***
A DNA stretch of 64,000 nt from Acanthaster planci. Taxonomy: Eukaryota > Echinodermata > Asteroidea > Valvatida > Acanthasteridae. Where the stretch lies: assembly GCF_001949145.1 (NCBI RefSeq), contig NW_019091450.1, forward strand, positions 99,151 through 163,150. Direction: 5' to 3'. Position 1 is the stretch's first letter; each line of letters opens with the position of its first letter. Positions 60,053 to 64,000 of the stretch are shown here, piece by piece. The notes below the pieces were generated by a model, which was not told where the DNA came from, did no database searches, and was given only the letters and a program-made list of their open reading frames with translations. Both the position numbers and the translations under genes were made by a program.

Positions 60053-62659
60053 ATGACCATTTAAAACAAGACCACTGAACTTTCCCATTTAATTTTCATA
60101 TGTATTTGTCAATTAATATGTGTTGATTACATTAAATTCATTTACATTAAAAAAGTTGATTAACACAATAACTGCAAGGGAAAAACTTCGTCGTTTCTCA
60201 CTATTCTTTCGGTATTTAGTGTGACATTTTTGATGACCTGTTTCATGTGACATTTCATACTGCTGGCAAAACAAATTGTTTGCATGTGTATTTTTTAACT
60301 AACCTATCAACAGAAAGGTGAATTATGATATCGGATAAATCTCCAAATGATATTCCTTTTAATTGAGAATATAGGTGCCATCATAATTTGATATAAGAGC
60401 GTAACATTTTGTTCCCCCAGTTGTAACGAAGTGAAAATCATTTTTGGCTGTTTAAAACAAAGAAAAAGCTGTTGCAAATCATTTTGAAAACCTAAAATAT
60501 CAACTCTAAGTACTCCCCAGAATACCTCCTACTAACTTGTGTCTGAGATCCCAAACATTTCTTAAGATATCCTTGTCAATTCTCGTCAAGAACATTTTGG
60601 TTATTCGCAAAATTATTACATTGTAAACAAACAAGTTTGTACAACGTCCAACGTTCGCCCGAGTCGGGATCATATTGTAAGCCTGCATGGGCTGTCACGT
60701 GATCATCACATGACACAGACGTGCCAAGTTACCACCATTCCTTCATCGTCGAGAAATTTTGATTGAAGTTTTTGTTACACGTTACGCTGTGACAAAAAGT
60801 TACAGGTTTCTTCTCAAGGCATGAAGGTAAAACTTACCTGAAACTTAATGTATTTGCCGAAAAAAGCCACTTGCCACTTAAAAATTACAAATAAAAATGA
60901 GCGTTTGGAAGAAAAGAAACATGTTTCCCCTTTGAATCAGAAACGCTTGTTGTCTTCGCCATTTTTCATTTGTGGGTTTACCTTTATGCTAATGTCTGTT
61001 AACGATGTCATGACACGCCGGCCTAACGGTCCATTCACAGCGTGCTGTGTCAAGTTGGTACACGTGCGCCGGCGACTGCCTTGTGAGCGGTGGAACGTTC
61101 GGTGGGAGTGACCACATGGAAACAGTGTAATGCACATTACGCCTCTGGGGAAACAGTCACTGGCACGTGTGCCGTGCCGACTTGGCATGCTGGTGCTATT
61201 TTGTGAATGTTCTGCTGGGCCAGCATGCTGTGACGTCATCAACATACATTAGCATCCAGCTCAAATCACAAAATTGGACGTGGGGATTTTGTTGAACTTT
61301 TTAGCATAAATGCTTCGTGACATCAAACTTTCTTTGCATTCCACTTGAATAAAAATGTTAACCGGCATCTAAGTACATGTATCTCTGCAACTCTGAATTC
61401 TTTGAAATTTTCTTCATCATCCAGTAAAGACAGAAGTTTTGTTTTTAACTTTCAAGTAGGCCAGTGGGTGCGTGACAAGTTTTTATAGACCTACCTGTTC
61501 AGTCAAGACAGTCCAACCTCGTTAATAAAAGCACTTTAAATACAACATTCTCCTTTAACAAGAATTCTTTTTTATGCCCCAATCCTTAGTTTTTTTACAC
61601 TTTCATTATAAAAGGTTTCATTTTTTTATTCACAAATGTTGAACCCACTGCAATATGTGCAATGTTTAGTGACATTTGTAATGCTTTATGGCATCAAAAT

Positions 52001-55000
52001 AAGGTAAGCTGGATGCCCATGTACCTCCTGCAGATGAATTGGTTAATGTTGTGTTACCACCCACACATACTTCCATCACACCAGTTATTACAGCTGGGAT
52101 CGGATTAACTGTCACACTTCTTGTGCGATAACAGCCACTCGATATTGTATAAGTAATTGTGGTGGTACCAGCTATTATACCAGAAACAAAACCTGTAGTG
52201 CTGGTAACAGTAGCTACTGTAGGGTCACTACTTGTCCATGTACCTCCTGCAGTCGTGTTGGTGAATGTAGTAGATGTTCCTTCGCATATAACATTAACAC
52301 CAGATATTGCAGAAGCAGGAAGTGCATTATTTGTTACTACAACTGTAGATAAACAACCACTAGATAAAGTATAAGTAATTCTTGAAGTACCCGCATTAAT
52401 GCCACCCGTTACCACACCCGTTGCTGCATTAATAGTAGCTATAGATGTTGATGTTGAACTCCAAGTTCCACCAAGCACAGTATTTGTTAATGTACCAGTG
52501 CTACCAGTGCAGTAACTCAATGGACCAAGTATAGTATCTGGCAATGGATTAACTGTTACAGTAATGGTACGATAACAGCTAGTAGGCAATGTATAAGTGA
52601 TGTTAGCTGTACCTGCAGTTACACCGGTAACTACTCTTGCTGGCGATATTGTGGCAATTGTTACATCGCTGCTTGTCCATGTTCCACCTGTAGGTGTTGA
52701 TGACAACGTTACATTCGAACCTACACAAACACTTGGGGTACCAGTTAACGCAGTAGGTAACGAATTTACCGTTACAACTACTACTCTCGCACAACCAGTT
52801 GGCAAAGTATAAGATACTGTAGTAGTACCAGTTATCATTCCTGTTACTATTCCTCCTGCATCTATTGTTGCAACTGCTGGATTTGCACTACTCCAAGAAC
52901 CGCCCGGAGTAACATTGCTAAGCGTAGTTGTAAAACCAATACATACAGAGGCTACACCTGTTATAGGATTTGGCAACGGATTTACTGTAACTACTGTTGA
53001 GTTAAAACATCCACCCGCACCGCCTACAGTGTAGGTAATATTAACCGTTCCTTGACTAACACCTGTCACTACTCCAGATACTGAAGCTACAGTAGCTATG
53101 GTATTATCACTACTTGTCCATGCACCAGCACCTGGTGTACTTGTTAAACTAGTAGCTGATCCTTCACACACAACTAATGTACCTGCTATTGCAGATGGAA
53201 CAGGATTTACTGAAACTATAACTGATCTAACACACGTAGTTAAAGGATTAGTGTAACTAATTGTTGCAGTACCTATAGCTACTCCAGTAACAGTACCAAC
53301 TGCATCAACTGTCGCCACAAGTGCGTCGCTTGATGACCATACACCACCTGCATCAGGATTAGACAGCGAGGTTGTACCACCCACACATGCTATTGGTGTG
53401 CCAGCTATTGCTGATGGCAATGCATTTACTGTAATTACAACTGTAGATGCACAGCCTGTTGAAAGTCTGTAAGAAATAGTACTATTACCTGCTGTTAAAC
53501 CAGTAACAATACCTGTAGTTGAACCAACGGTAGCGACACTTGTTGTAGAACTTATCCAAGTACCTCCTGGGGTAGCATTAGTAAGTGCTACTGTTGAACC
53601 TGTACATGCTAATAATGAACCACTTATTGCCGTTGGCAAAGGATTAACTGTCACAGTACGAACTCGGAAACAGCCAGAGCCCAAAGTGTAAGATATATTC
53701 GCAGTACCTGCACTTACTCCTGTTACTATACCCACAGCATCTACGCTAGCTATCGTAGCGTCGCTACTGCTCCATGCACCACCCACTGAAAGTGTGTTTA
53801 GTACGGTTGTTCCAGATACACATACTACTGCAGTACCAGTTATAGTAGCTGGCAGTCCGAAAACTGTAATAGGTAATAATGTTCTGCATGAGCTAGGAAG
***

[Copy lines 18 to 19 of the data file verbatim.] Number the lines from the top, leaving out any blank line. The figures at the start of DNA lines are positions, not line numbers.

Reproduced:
61501 AGTCAAGACAGTCCAACCTCGTTAATAAAAGCACTTTAAATACAACATTCTCCTTTAACAAGAATTCTTTTTTATGCCCCAATCCTTAGTTTTTTTACAC
61601 TTTCATTATAAAAGGTTTCATTTTTTTATTCACAAATGTTGAACCCACTGCAATATGTGCAATGTTTAGTGACATTTGTAATGCTTTATGGCATCAAAAT